Essar Steel Insolvency: Supreme Court Gives Operational Creditors A Week To Challenge IBC Amendments
Essar Steel’s facility near Pune. The Supreme Court has put on hold Essar Steel’s sale to ArcelorMittal. (Photo: Photographer: Dhiraj Singh/Bloomberg)

Essar Steel Insolvency: Supreme Court Gives Operational Creditors A Week To Challenge IBC Amendments


Recent amendments to Insolvency and Bankruptcy Code, passed by the Parliament and awaiting President’s assent, were brought to the notice of the Supreme Court by a section of creditors on Wednesday.

A bench of Justice RF Nariman and Justice Surya Kant was told by some operational creditors in the Essar Steel insolvency case that they will be challenging the new IBC amendments passed by the Parliament as they affected them.

The Supreme Court sought assistance of the Attorney General of India in the matter and requested him to be present on Aug. 19.

The bench was hearing a plea by the committee of creditors of Essar Steel challenging National Company Law Appellate Tribunal’s July 4 order which approved Lakshmi Mittal-led ArcelorMittal SA’s Rs 42,000-crore bid for acquiring the debt-laden firm.

The committee of creditors has sought quashing of the NCLAT order which had given financial creditors equal status with operational creditors in the distribution of ArcelorMittal's bid amount for Essar Steel.

On Wednesday, the Supreme Court gave a week to the operational creditors to file a writ petition challenging the new IBC amendments and sought assistance of Attorney General KK Venugopal in the case.

“During the course of hearing, we have been apprised of the fact that IBC amendments have been passed by both houses of the Parliament. The counsel for respondents (operational creditors) take umbrage to some of these amendments and they want to challenge them by way of writ petition,” the bench said.

“We request the attorney general to be present on the next day of hearing,” it said and ordered the listing of the Essar Steel insolvency case on Aug. 19 along with the writ petitions to be filed within a week.

At the outset, the bench observed that the new IBC amendments passed by the Parliament may have some bearing in the Essar Steel insolvency case and said that it would be better if the matter is heard after some time.

When some counsels said that the new amendments may affect the interest of operational creditors in the case, the bench said it is of the prima facie view that operational creditors cannot be simply asked to go home.

The counsels for operational creditors of Essar Steel said that they may challenge the new IBC amendments, to which the bench said that they should file the writ petitions challenging the same within a week.

On Aug. 1, Parliament had approved changes in the three-year old IBC providing greater clarity over the distribution of proceeds of the auction of loan defaulting companies, with the Lok Sabha passing the bill with voice vote.

The Insolvency and Bankruptcy Code (Amendment) Bill, 2019, gives committee of creditors of the loan defaulting company explicit authority over the distribution of proceeds in the resolution process and fixes a firm timeline of 330 days for resolving cases referred to the IBC.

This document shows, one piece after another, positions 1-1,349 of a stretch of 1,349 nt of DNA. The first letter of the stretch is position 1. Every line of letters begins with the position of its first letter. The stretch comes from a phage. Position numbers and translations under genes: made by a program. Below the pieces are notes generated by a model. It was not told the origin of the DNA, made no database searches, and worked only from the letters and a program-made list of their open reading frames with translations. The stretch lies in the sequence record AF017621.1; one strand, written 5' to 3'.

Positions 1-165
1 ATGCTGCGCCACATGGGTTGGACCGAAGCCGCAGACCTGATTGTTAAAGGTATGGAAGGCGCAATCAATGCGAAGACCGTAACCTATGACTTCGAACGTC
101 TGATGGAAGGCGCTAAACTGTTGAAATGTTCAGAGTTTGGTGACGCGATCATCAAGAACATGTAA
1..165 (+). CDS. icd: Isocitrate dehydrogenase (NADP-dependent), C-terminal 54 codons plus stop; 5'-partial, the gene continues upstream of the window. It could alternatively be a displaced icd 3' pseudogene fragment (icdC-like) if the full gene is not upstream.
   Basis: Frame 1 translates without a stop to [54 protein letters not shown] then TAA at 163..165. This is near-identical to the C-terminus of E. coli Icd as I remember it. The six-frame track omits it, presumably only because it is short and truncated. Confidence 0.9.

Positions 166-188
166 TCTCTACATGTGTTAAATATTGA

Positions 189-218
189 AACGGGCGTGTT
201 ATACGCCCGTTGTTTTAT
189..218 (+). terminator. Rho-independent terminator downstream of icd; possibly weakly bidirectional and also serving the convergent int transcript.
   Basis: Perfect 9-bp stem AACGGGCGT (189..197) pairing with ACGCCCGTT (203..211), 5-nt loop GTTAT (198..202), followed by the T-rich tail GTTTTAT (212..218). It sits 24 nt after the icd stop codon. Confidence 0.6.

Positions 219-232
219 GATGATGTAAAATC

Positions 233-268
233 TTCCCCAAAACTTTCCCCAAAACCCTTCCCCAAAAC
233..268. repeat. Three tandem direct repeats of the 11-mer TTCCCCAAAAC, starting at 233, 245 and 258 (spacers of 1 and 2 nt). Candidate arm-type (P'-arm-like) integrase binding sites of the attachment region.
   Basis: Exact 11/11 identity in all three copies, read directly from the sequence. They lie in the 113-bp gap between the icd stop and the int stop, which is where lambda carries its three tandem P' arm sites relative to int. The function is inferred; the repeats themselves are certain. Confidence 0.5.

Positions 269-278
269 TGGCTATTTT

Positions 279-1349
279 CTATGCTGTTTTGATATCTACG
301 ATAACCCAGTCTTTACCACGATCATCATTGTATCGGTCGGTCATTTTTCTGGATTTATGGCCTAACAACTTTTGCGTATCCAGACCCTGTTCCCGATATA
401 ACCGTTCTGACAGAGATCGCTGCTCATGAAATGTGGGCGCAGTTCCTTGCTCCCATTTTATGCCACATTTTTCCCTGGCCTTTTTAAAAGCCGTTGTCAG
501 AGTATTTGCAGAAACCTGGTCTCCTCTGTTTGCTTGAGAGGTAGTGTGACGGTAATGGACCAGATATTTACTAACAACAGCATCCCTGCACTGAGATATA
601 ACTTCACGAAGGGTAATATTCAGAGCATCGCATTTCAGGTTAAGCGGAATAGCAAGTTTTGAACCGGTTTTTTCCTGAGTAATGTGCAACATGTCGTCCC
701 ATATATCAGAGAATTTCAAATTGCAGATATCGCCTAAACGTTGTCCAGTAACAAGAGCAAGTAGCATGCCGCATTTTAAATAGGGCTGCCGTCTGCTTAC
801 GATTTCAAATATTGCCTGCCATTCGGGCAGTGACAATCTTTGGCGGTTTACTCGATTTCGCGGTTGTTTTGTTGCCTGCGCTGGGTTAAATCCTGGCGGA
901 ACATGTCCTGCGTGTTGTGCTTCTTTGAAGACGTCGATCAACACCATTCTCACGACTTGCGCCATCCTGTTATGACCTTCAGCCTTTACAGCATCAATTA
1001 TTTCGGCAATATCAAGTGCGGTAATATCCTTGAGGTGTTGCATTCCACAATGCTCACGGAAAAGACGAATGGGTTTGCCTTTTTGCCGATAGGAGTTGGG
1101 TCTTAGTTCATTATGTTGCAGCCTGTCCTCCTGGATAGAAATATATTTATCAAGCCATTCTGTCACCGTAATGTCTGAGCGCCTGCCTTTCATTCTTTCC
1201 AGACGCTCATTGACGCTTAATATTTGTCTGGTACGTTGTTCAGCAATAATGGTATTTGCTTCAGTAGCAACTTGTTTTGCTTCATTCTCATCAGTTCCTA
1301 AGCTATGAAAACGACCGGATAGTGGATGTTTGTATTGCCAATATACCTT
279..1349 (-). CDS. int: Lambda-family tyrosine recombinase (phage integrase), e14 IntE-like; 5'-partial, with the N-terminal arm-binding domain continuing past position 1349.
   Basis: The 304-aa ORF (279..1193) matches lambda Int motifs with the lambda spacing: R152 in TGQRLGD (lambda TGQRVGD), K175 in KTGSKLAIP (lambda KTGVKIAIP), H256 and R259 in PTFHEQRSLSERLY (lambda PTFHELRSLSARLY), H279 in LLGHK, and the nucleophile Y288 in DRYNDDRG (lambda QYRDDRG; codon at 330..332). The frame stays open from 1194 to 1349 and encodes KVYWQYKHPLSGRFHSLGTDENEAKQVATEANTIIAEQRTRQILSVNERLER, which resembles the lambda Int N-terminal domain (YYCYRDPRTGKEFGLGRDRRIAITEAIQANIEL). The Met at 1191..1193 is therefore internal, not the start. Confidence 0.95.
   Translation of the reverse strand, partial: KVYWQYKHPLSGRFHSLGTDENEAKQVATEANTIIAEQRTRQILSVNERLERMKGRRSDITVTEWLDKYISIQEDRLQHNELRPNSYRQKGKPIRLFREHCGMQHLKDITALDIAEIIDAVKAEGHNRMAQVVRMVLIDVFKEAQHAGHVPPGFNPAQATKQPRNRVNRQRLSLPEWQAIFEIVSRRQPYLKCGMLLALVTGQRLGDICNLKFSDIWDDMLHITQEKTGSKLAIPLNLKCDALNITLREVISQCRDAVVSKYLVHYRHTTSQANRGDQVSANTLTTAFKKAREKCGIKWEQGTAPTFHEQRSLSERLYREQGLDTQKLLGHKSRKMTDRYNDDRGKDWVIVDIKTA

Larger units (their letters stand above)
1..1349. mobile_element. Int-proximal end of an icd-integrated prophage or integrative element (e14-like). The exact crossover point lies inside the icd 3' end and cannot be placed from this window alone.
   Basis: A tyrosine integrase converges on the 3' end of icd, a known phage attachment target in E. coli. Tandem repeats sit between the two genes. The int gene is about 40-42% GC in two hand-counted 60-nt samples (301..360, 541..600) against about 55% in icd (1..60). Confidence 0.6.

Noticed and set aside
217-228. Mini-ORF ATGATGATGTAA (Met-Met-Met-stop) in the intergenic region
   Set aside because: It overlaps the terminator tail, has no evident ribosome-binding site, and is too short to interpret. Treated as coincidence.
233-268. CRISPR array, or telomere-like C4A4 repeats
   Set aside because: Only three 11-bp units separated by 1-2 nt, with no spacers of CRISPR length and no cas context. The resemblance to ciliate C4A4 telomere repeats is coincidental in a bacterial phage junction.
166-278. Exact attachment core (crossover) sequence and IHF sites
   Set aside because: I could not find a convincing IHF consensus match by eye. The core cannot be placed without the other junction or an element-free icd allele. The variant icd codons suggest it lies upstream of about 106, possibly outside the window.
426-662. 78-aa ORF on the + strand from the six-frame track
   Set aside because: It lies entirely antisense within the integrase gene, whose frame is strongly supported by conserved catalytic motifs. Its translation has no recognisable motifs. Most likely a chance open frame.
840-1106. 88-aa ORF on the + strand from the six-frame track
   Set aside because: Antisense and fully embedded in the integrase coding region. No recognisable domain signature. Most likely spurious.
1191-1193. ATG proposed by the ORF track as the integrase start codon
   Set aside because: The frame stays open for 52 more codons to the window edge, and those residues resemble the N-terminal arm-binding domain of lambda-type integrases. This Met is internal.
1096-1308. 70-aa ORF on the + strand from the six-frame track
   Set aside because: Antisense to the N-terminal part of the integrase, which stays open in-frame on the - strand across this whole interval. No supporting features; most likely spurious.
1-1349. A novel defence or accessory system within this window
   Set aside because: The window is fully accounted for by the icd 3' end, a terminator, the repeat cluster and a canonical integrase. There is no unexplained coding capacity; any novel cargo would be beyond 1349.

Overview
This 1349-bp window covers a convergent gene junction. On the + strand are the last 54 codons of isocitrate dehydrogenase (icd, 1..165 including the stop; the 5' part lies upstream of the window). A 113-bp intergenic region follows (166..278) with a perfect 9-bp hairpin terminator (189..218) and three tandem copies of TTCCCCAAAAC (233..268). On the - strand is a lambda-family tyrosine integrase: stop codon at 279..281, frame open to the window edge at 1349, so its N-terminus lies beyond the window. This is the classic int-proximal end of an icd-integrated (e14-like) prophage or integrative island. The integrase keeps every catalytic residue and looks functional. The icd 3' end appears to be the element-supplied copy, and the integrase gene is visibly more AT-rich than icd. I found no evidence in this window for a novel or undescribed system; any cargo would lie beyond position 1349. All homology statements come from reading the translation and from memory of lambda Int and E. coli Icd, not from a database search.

Among others, the approved resolution plan would be binding on central and state governments as well as various statutory authorities.

On July 22, the top court had put on hold the sale of Essar Steel to ArcelorMittal as it agreed to hear the appeal filed by lenders against the NCLAT order, saying it would like to settle the issue “once and for all”.

The top court had said that the monitoring committee will continue to manage the company. “Once the Committee of Creditors in their concerned wisdom had decided on division of assets, there should have been no re-distribution, like you are an Interim Resolution Professional,” the bench had observed at the outset. “We would settle this issue once and for all.”

Essar Steel was auctioned under the IBC to recover Rs 54,547 crore of unpaid dues of financial lenders and operational creditors.

In its July 4 order, the NCLAT had said that financial creditors will get 60.7 percent of their admitted claims of Rs 49,473 crore, almost same as operational creditors.

The operational creditors with admitted claim amount of less than Rs 1 crore would get 100 percent, while above Rs 1 crore would get 60.26 percent and workmen and employees would get 100 percent.

NCLAT had said that the committee of creditors will have no role in the distribution of Rs 42,000 crore and allowed claims of the operational creditors such as Dakshin Gujarat Vij Co. Ltd., Gujarat Energy Transmission Corp. Ltd., Bharat Petroleum Corporation Ltd., Indian Oil Corporation Ltd., GAIL (India) Ltd., Oil and Natural Gas Corporation Ltd., and NTPC Ltd.

ArcelorMittal had told NCLAT that it would pay Rs 42,000 crore, including a minimum guarantee of Rs 2,500 crore as working capital, for acquiring Essar Steel under the insolvency process.

The tribunal said the apex court had settled the issue of eligibility of ArcelorMittal India and could not be re-opened before the appellate authority at a stage where the “resolution plan” approval was being considered.

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